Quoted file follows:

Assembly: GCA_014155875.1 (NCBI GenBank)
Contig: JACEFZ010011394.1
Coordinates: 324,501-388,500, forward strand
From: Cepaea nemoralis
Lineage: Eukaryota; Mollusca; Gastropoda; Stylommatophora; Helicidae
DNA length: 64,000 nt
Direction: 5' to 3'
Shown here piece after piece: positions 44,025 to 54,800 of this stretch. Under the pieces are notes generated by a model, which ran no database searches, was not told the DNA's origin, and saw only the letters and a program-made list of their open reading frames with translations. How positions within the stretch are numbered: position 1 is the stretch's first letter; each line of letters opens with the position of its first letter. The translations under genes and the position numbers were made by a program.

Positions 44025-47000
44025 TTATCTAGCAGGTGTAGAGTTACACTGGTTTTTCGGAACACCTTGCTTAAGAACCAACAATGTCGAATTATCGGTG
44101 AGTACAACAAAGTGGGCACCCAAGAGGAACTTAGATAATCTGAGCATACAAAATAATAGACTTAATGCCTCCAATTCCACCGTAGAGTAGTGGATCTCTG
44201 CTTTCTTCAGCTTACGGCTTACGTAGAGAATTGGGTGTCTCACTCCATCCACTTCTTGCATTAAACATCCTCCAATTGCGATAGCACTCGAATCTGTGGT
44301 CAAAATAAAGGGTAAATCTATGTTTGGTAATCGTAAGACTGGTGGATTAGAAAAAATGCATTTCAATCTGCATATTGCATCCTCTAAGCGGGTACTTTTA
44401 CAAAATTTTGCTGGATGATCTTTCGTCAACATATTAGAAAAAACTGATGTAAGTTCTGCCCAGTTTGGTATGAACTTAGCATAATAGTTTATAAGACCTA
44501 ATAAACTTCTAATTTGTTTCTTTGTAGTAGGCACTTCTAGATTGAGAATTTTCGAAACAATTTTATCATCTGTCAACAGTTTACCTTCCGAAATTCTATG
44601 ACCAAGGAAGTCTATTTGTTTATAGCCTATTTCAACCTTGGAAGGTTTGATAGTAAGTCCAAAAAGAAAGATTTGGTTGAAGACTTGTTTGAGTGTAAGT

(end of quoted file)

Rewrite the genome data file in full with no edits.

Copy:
Assembly: GCA_014155875.1 (NCBI GenBank)
Contig: JACEFZ010011394.1
Coordinates: 324,501-388,500, forward strand
From: Cepaea nemoralis
Lineage: Eukaryota; Mollusca; Gastropoda; Stylommatophora; Helicidae
DNA length: 64,000 nt
Direction: 5' to 3'
Shown here piece after piece: positions 44,025 to 54,800 of this stretch. Under the pieces are notes generated by a model, which ran no database searches, was not told the DNA's origin, and saw only the letters and a program-made list of their open reading frames with translations. How positions within the stretch are numbered: position 1 is the stretch's first letter; each line of letters opens with the position of its first letter. The translations under genes and the position numbers were made by a program.

Positions 44025-47000
44025 TTATCTAGCAGGTGTAGAGTTACACTGGTTTTTCGGAACACCTTGCTTAAGAACCAACAATGTCGAATTATCGGTG
44101 AGTACAACAAAGTGGGCACCCAAGAGGAACTTAGATAATCTGAGCATACAAAATAATAGACTTAATGCCTCCAATTCCACCGTAGAGTAGTGGATCTCTG
44201 CTTTCTTCAGCTTACGGCTTACGTAGAGAATTGGGTGTCTCACTCCATCCACTTCTTGCATTAAACATCCTCCAATTGCGATAGCACTCGAATCTGTGGT
44301 CAAAATAAAGGGTAAATCTATGTTTGGTAATCGTAAGACTGGTGGATTAGAAAAAATGCATTTCAATCTGCATATTGCATCCTCTAAGCGGGTACTTTTA
44401 CAAAATTTTGCTGGATGATCTTTCGTCAACATATTAGAAAAAACTGATGTAAGTTCTGCCCAGTTTGGTATGAACTTAGCATAATAGTTTATAAGACCTA
44501 ATAAACTTCTAATTTGTTTCTTTGTAGTAGGCACTTCTAGATTGAGAATTTTCGAAACAATTTTATCATCTGTCAACAGTTTACCTTCCGAAATTCTATG
44601 ACCAAGGAAGTCTATTTGTTTATAGCCTATTTCAACCTTGGAAGGTTTGATAGTAAGTCCAAAAAGAAAGATTTGGTTGAAGACTTGTTTGAGTGTAAGT